The Gallup Organization took an opinion poll at the end of April and found that 74 per cent agreed with what Powell had said in his speech; 15 per cent disagreed. 69 per cent felt Heath was wrong to sack Powell and 20 per cent believed Heath was right. Before his speech Powell was favoured to replace Heath as Conservative leader by one per cent, with Reginald Maudling favoured by 20 per cent; after his speech 24 per cent favoured Powell and 18 per cent Maudling. 83 per cent now felt immigration should be restricted (75 per cent before the speech) and 65 per cent favoured anti-discrimination legislation. According to George L. Bernstein, the speech made the British people think that Powell, "was the first British politician who was actually listening to them".
Powell defended his speech on 4 May through an interview for the Birmingham Post: "What I would take 'racialist' to mean is a person who believes in the inherent inferiority of one race of mankind to another, and who acts and speaks in that belief. So the answer to the question of whether I am a racialist is 'no'—unless, perhaps, it is to be a racialist in reverse. I regard many of the peoples in India as being superior in many respects—intellectually, for example, and in other respects—to Europeans. Perhaps that is over-correcting."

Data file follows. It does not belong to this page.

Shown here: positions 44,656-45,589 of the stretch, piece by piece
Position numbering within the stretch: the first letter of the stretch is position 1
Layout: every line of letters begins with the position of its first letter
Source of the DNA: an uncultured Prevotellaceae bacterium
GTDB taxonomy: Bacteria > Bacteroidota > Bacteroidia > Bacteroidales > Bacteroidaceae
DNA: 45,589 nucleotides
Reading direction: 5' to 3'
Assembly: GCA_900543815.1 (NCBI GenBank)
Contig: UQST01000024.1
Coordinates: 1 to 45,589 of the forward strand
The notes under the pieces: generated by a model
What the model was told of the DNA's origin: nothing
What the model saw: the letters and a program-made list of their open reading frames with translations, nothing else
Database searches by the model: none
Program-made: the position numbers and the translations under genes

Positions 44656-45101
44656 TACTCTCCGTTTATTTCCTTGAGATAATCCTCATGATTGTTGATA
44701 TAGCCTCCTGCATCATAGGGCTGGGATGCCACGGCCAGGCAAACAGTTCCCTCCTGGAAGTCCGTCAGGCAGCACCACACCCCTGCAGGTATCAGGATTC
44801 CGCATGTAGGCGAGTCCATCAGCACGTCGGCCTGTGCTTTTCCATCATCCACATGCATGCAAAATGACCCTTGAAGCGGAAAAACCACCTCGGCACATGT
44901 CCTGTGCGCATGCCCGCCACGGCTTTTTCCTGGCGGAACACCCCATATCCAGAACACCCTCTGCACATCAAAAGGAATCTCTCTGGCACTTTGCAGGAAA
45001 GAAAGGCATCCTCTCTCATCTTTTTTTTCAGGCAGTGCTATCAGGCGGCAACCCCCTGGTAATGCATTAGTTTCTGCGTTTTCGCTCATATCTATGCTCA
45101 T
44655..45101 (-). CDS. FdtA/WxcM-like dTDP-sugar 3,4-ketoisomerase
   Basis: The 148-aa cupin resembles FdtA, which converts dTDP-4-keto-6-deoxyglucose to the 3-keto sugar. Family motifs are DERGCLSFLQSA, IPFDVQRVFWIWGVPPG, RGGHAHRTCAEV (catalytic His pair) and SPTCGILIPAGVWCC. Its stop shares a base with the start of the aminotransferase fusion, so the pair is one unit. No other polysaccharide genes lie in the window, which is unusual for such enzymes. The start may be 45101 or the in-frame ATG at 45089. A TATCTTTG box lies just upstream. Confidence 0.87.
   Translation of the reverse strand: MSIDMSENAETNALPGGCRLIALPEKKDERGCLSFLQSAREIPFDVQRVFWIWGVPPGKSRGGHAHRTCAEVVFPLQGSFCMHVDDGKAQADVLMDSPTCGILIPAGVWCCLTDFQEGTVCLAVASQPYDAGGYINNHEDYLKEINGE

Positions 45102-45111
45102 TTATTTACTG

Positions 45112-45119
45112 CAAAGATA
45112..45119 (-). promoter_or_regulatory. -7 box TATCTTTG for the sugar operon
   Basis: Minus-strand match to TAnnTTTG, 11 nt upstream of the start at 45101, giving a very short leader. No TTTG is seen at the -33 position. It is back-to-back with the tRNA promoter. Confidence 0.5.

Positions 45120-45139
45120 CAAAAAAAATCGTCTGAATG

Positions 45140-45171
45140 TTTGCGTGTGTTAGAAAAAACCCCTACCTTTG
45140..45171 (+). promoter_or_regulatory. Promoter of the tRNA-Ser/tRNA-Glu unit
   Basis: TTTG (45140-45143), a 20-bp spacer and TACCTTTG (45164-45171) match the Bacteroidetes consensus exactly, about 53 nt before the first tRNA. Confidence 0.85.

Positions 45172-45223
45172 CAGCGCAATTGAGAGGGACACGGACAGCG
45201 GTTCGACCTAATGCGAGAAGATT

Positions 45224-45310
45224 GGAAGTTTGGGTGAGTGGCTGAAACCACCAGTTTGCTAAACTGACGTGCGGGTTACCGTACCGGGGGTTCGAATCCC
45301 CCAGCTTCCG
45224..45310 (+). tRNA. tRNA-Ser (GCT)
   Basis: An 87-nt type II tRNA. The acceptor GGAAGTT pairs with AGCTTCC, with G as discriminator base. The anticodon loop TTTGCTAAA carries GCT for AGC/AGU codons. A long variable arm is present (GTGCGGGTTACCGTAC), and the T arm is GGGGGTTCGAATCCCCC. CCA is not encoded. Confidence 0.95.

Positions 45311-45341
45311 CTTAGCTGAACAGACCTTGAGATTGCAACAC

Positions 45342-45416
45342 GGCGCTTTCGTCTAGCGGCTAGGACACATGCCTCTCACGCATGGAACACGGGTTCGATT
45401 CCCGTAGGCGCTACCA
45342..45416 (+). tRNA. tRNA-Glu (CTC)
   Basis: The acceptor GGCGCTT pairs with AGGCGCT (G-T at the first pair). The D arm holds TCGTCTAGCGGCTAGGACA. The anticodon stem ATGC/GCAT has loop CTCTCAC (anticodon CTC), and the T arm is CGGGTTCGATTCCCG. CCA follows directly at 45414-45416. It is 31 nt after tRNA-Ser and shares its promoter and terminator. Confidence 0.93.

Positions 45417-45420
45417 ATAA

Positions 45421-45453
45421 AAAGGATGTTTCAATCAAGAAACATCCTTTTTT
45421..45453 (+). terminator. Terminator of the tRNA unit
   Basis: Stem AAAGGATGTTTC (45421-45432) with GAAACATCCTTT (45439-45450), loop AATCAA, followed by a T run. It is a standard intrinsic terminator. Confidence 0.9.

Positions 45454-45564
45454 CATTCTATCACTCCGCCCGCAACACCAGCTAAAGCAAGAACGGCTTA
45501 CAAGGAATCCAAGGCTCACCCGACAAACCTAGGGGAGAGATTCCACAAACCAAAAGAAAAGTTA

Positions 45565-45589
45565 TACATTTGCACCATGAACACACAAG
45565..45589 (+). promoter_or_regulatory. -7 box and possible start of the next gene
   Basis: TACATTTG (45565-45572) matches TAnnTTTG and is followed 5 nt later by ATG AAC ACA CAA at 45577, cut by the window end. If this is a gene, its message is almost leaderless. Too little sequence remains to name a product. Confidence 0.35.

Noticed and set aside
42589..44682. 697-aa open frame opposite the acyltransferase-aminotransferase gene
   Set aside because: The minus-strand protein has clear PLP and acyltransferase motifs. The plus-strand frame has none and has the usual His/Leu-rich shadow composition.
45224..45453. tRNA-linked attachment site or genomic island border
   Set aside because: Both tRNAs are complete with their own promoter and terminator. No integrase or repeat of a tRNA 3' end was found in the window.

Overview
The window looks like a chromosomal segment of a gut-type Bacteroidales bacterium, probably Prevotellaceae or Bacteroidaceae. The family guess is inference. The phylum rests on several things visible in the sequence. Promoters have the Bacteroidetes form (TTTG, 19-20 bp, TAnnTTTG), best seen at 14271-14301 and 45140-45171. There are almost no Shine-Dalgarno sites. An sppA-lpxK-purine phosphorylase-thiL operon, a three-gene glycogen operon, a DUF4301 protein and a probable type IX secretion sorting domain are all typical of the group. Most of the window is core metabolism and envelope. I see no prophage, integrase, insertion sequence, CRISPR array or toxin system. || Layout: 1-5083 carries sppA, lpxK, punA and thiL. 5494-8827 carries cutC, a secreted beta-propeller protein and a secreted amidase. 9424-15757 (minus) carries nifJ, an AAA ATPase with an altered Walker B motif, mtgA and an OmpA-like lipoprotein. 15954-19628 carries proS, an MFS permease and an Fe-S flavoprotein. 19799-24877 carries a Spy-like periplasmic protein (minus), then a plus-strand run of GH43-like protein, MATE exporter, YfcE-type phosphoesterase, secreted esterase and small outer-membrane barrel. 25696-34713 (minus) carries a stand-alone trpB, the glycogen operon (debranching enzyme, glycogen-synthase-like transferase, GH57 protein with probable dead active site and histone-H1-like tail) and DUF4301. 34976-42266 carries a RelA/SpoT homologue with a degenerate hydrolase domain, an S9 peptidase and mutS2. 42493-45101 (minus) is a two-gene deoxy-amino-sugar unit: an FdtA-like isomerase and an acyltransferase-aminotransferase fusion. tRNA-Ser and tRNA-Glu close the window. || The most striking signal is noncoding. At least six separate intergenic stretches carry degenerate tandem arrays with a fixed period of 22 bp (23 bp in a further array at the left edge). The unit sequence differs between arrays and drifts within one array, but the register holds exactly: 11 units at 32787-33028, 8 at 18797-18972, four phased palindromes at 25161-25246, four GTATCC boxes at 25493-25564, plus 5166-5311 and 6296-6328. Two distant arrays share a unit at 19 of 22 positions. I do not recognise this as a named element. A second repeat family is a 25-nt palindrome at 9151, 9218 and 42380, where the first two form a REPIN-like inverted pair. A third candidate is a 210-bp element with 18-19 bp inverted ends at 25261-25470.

The flag of racialism which has been hoisted in Wolverhampton is beginning to look like the one that fluttered 25 years ago over Dachau and Belsen. If we do not speak up now against the filthy and obscene racialist propaganda ... the forces of hatred will mark up their first success and mobilise their first offensive. ...
Enoch Powell has emerged as the real leader of the Conservative Party. He is a far stronger character than Mr. Heath. He speaks his mind; Heath does not. The final proof of Powell's power is that Heath dare not attack him publicly, even when he says things that disgust decent Conservatives.